Inspired by Stu Mills of CBC Ottawa Radio One, who has vowed to air a pumpkin story daily until Halloween, I’ve decided to write and post my own little segment of the Twelve Days of Pumpkin. This is my third piece!
We all know we can toast pumpkin seeds and eat them as snacks. We all know we can whack the meat of a pumpkin to a fine pulp and put it in a pie. In my series of pumpkin stories, I bring to you today, yet another great idea for pumpkins that you might not know: Pickled Pumpkin.
And you thought this was going to be a sordid little drunken story about me … shame on you. Sorry to disappoint!
My mom shared this recipe of one of my childhood favourite side dishes, but she then confessed she stole it from Madame Benoit.
Now, there’s a name I hadn’t heard for decades. Madame Benoit was not the proprietor of some bawdy house in New Orleans as you might think; she was Jehane Benoit, the Queen of Canadiana Cuisine. Outside of Canada, Mme Benoit is virtually unknown, but I grew up hearding her name regularly. She was the French Canadian equivalent of Julia Child. While she was famous for many French Canadian classics like French Canadian pea soup, pork and beans (made with maple syrup, of course), cretons (a pork-based meat spread) , and tarte au sucre (hope you have a dental plan), I remember her best for her reputation for her classic Tortiere (meat pie). When I was about six years old, I recall visiting her farm in Quebec once and cuddling with the little lambs on her farm, only to be crushed upon being told by Monsieur Benoit that Madame was experimenting with lamb recipes for a new cook book (and if I remember correctly, there ensued one of my many solo imprisonments in the big ol’ familyFord LTD). This was a women whose recipe for meat loaf involved wrapping it in bacon and adding a spicy glaze of brown sugar and spices (it was “you had me at ‘bacon’” good). Don’t you mock her – she lived to the ripe old age of 83! Mercifully, before seeing poutine dubbed as Canadiana as toques, beer and hockey.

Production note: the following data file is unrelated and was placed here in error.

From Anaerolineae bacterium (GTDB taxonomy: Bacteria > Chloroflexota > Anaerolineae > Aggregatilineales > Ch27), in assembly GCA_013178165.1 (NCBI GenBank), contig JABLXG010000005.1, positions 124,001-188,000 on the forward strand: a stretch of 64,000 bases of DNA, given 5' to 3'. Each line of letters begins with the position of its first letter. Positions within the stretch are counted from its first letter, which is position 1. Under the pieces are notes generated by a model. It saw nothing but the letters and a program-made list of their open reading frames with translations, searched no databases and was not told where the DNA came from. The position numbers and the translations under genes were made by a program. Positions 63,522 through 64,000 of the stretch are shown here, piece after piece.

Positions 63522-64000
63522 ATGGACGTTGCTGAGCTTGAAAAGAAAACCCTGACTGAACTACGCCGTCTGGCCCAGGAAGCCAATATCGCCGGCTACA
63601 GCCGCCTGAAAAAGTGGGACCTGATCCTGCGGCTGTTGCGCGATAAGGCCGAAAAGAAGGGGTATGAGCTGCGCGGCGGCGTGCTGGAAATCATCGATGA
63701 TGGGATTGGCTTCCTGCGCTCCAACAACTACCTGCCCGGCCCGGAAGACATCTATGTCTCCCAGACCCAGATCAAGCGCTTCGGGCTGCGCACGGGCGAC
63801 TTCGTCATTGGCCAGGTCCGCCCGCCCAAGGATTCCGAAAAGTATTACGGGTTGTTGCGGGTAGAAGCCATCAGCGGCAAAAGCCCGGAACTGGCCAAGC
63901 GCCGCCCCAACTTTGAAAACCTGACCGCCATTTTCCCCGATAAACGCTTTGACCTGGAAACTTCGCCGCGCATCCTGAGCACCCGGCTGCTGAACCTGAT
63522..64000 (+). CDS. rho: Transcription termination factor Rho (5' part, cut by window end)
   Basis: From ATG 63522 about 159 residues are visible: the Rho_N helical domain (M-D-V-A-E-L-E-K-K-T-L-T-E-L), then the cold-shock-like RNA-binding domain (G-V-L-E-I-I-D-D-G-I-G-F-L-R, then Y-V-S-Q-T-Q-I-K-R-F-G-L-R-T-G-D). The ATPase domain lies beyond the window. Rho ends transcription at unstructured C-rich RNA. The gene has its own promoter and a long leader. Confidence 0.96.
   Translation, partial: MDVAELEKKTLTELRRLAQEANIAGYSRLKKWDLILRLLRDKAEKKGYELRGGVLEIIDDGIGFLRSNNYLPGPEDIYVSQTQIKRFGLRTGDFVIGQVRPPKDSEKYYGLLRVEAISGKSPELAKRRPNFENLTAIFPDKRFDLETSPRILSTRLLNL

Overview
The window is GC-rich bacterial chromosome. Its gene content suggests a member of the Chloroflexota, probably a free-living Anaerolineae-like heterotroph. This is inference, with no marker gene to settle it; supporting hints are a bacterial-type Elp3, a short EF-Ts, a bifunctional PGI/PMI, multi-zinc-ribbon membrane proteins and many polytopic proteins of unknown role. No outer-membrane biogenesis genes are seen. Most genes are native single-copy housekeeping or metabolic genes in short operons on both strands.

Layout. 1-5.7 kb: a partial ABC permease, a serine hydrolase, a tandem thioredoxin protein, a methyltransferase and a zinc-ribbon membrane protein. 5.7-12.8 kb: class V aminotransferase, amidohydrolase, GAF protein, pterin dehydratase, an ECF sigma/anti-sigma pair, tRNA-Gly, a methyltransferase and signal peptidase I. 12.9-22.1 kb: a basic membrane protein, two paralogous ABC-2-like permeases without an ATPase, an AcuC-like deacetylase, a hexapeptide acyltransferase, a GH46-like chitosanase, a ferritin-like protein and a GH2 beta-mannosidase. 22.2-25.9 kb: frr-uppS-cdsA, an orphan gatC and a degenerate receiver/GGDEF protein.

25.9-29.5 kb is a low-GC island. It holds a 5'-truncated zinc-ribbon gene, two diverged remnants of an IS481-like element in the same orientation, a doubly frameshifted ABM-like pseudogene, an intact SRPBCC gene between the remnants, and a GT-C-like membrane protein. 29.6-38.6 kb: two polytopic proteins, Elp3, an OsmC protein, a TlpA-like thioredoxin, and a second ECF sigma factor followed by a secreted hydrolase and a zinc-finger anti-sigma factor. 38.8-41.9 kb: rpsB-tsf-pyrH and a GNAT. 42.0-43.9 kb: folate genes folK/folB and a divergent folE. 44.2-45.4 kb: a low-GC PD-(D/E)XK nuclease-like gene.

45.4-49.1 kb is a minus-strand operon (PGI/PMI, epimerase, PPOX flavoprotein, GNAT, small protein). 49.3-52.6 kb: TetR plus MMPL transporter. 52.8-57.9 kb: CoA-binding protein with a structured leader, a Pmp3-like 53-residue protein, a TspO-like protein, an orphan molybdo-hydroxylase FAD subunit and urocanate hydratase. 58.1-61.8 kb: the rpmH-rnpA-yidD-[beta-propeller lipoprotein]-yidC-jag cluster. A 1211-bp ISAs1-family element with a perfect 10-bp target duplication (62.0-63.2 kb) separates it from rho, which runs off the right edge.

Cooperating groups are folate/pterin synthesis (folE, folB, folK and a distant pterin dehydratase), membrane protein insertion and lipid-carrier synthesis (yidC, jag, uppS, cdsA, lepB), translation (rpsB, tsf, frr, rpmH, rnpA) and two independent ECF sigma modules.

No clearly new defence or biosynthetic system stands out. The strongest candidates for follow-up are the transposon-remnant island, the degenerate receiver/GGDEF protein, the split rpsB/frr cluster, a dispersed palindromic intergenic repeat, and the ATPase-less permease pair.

But alas, I digress. Pickled Pumpkin is a wonderful accompaniment to tortiere, cretons and Mme Benoit’s meat loaf, but I’m sure you will find other suitable main dishes for yourself. Enjoy!
16 cups cut-up pumpkin, (3/4 in.chunks)
4 cups sugar
2 cups vinegar
2 cups cider vinegar
3 cups water
6 oz. frozen orange juice-concentrate; thawed
2 cinnamon sticks
1 tablespoon whole allspice
1 1/2 teaspoons whole cloves
- In a large kettle combine sugar, vinegar, water, orange juice concentrate and spices (tie spices in cheesecloth, if desired).
- Heat mixture over high heat until boiling, stirring constantly, until the sugar dissolves.
- Stir in the pumpkin chunks and reheat to boiling
- Reduce heat to simmer and cook, stirring occasionally, until pumpkin is just barely tender, about 10 minutes
- Ladle into hot jars to within 1/4 inch of tops, spooning in the hot liquid from kettle
- Run a slim, non metal tool down along the insides of jars to release any air bubbles. Add additional hot liquid to within 1/4 inch of tops, if needed
- Wipe tops and threads of jars with a damp clean cloth.
- Put the lids and screw bands in place as per manufacturers’ directions
- Process in boiling water bath for 10 minutes.
Coming up next in my series … pumpkin skin care …